By Ryan Kester
Wednesday, September 28 - 2:34 P.M. (CT)
Last Thursday, I sat down at my computer with a freshly made coffee preparing for my live coverage of WWE Superstars. As had become a ritual for me, I waited and waited for WWE to get around to posting the show despite the schedule they were supposed to keep. This time, however, the show wasn't posted ten, fifteen, or forty minutes after they were supposed to post it, the show simply never appeared.
We've since learned that WWE wasn't satisfied with the amount of traffic Superstars was producing both on their website and on YouTube, and they have elected to stop airing the show to their North American followers.
Now, I am sure the vast majority of the fans, be they hardcore or casual, gave a resounding "meh" when they heard the news, but I am genuinely disappointed. Sure, the show WWE gave us when it aired on WGN America was often godawful, and there were certainly moments like that on the internet version from time to time.
However, WWE recently began to change things with Superstars. Rather than give us a handful of midcarders showcased on one of the main shows, we got talent like Curt Hawkins, Trent Barreta, Tyler Reks, and Drew McIntyre. They started bringing in Superstars with different managers, different theme music, and they even tried out some unique finishes or camera angles. Basically, they turned Superstars into some sort of a pseudo-testing ground.
The thing is, all of that experimenting made the show feel fresh. For once, WWE was putting out a product that didn't feel like it was just keeping the status quo. This led to the show producing some of the longest, well-wrestled, and entertaining matches we got from the mainstream wrestling companies. Matches like the recent Daniel Bryan vs. Drew McIntyre or The Uso Brothers and Trent Barreta vs. Tyson Kidd, Justin Gabriel, and Heath Slater back in June were some of my favorite matches of the year.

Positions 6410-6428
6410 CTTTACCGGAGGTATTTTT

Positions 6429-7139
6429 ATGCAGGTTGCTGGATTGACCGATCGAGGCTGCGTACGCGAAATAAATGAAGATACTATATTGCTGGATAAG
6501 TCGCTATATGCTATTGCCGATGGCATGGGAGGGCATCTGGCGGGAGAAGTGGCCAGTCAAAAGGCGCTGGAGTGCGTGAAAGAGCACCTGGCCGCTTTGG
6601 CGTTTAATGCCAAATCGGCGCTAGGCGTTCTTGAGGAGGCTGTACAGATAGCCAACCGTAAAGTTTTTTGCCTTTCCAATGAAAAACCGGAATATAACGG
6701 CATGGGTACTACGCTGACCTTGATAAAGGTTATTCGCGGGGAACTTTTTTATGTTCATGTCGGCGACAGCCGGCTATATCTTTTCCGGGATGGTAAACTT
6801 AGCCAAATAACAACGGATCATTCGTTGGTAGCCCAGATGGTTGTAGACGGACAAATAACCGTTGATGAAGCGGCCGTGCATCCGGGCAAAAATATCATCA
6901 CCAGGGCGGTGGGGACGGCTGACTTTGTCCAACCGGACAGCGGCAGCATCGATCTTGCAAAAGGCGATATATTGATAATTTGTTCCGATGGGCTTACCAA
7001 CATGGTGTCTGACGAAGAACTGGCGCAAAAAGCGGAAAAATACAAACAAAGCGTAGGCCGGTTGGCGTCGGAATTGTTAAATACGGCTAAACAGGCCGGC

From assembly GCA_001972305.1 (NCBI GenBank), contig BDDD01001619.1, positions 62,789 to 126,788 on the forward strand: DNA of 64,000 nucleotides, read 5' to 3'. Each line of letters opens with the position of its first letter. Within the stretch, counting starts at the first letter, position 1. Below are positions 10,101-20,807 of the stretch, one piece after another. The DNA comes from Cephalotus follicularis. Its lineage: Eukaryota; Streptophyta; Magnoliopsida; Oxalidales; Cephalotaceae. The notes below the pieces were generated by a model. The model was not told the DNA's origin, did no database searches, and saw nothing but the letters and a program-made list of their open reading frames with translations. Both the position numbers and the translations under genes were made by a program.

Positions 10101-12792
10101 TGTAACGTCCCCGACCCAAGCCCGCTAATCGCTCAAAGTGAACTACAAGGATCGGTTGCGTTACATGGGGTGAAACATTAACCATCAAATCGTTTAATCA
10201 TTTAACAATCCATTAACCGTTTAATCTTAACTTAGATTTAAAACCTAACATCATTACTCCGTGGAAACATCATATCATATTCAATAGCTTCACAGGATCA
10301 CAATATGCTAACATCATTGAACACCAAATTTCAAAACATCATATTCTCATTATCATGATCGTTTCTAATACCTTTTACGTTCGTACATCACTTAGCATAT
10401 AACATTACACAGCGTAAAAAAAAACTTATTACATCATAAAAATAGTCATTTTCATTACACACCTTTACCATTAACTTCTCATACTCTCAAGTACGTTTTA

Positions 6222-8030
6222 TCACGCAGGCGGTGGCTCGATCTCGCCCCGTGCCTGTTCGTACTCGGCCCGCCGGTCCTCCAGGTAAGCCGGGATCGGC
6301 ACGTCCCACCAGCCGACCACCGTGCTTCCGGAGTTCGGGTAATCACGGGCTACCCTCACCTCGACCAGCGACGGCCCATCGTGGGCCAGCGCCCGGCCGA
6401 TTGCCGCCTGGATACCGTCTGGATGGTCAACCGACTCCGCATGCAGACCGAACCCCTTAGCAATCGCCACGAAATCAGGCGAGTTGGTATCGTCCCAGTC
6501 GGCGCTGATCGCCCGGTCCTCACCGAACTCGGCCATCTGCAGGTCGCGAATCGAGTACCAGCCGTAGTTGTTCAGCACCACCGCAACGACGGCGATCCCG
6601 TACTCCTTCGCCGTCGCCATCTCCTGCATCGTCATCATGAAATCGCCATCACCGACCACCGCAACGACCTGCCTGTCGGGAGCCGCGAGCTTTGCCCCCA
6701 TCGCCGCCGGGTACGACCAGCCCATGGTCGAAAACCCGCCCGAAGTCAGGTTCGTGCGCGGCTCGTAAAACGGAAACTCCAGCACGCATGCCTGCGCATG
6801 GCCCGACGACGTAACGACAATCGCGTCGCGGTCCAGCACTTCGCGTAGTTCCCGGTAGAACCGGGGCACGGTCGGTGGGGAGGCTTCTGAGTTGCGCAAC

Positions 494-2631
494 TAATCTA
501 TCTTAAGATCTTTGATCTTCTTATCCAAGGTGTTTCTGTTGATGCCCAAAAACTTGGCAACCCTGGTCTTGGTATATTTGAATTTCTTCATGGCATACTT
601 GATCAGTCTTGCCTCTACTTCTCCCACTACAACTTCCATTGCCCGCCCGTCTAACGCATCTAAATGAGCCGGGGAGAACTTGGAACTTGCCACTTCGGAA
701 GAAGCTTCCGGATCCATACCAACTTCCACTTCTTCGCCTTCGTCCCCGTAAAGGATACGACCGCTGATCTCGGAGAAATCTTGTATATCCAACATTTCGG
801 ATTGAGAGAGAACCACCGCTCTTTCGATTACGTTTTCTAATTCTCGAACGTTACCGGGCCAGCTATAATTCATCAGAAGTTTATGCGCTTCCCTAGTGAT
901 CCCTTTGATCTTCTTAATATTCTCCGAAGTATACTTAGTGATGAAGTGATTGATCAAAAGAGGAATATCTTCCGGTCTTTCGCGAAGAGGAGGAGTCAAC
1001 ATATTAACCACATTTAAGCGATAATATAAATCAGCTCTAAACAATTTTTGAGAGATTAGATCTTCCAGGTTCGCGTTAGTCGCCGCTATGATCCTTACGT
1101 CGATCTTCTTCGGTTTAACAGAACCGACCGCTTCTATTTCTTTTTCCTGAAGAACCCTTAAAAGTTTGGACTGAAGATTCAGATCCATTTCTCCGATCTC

WWE, through some sort of dumb luck and happenstance, managed to produce a great show. It provided a bunch of the company's youngest talent the opportunity to work their craft and get some exposure. WWE had a brilliant chance to promote the show and drive traffic to their site to start letting the young guys get themselves over with their own ring work rather than wait for the brass to give them a chance. Instead, WWE has decided to throw the show away.
The part that disappoints me the most, however, is that a solid show is now gone from the American market, and so few people will remember the work that some of the brightest stars of WWE's future put into it. For me, I enjoyed WWE Superstars in its online form, and I am going to miss it.
If you have any questions or comments or just wish to chat with a fellow wrestling fan about whatever, then feel free to email me at firstname.lastname@example.org, or follow me on Twitter at @TheRyanKester. Have a great week.
Kester's Blog: The end of WWE Superstars and why the show wasn't as bad as everyone remembers
Sep 28, 2011 - 03:20 PM
Sep 28, 2011 - 03:20 PM
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